You made it through the application process and interviews and accepted a new job. Now you have a new role, different people to work with, and new company culture. It may or may not be much different from where you worked before, but you need to fit in to succeed.
It’s the organization’s behavioral and procedural norms, including procedures, policies, values, ethics, attitudes, code of conduct, and goals. It creates the company’s “personality” and defines the work environment, according to Indeed.
Why is Understanding Company Culture Important?
To get off on the right foot, ideally, you’ll fit in within the first 90 days, according to the Harvard Business Review. Most organizations won’t explain much about their cultural rules to new hires, and you may focus on performing your tasks well and following instructions after you start. Learning about the culture may not be an initial priority, but understanding it is critical to your success.
You’ve probably had this new job because of your past experience, skills, and potential. Your impact will decide your future success with your new employer. Depending on how well you understand and navigate their culture, that impact may be amplified or derailed.
After you start, ask co-workers how you should approach relationships. Do you spend time with people before asking for help? Should you get a list of people you can turn to for help? Where and how are decisions made? Are people friendly and open to meeting with you? Should you get help from others to make introductions?
Ask your boss what you should expect. Do people communicate through formal channels like meetings set in advance, or is it more spontaneous? Should you go through your “chain of command” before communicating with upper management, or do they welcome direct communication from employees at your level?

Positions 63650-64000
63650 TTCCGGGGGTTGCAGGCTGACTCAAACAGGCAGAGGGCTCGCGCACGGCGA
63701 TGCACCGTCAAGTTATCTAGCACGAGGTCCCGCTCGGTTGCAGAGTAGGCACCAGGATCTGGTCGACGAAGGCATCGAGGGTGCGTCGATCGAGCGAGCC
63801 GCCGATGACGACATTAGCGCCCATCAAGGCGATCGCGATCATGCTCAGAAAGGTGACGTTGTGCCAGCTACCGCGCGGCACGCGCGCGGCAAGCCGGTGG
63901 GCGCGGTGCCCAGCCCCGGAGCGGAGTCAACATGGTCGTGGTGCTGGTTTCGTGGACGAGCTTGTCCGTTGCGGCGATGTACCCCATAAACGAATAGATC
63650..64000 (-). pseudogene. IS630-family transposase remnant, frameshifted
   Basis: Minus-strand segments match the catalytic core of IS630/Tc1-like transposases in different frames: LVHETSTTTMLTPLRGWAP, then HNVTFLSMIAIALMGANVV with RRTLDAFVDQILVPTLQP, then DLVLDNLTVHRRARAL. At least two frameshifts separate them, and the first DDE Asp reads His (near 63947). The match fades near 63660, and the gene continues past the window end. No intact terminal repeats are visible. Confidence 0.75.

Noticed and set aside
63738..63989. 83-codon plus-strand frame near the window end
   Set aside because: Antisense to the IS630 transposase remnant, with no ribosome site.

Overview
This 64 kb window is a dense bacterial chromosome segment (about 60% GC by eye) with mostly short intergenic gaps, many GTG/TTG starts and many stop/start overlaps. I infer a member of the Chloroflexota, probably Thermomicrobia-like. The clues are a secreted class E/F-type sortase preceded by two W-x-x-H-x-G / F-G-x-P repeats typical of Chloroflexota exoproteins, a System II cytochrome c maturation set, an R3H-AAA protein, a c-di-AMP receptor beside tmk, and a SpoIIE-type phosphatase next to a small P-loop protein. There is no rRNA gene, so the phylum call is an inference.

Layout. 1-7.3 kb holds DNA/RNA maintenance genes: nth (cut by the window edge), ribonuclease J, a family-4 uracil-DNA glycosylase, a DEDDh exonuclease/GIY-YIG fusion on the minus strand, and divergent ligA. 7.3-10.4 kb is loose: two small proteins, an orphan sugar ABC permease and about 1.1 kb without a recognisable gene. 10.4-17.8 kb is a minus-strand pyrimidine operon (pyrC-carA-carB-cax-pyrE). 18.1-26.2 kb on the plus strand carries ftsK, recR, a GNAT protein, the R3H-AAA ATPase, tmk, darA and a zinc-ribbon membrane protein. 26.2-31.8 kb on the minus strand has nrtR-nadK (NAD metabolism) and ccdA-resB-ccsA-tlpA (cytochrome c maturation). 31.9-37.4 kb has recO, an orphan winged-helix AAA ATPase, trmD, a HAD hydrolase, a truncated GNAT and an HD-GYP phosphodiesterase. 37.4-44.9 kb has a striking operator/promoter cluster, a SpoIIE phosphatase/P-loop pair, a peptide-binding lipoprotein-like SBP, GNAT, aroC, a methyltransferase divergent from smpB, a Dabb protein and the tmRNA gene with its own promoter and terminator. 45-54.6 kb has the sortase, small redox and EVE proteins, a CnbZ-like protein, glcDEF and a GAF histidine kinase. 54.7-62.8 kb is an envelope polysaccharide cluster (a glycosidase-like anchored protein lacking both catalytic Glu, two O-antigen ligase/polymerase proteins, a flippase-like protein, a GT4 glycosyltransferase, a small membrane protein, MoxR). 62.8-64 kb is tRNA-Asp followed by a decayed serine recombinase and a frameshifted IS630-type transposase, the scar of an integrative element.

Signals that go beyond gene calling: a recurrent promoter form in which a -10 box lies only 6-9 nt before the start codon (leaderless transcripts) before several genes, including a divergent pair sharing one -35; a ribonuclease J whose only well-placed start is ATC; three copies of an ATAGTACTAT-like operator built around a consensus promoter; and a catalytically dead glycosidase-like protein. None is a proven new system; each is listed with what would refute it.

How is information presented? Are there formal presentations, or is it more informal? Do people share ideas, debate options, and brainstorm? Do proposals need hefty documentation or bullet points?
Are decisions made in formal meetings or over lunch? How often are decisions implemented, or does action frequently stall? Are decisions made by a few key people, or is it a more extensive, collective process? These are all critical facts to know if you want to make things happen at your employer.
Is your company more biased toward action or consensus and analysis? If it’s action, decisions are quickly made, and attention spans may be short. If not, you’ll probably need to do more research, create supporting materials, and have multiple meetings before a decision’s made.
Is work considered the product of individuals or a more collaborative orientation? If it’s tilted towards individuals, they may have a “hero mentality” that praises ambitious individuals. Group-focused employers have more of a safety net because risks and rewards are shared. The downside is it’s probably harder to stand out and move up. If you’re highly ambitious, this may not be a good fit.
You need to figure out what you can challenge and when you should do so. How does the organization approach and value change? Are they looking for disrupters to hit the ground early, or should you build consensus before seeking change?
You need to determine if you can be a highly assertive, fast-paced change agent or whether you should invest in communication and consensus. Talk to people you can trust and see for yourself how things work.
Take the Next Step. Contact Skill Connect 360
If you’re looking for a new challenge, Skill Connect 360 can help you find an excellent position that’s a good fit for you, your goals, and the employer. Take advantage of our knowledge of the hiring organization’s wants, needs, and culture to decide if the opportunity is right for you.
Call us today at 212-507-9350 or fill out our contact form to start the conversation.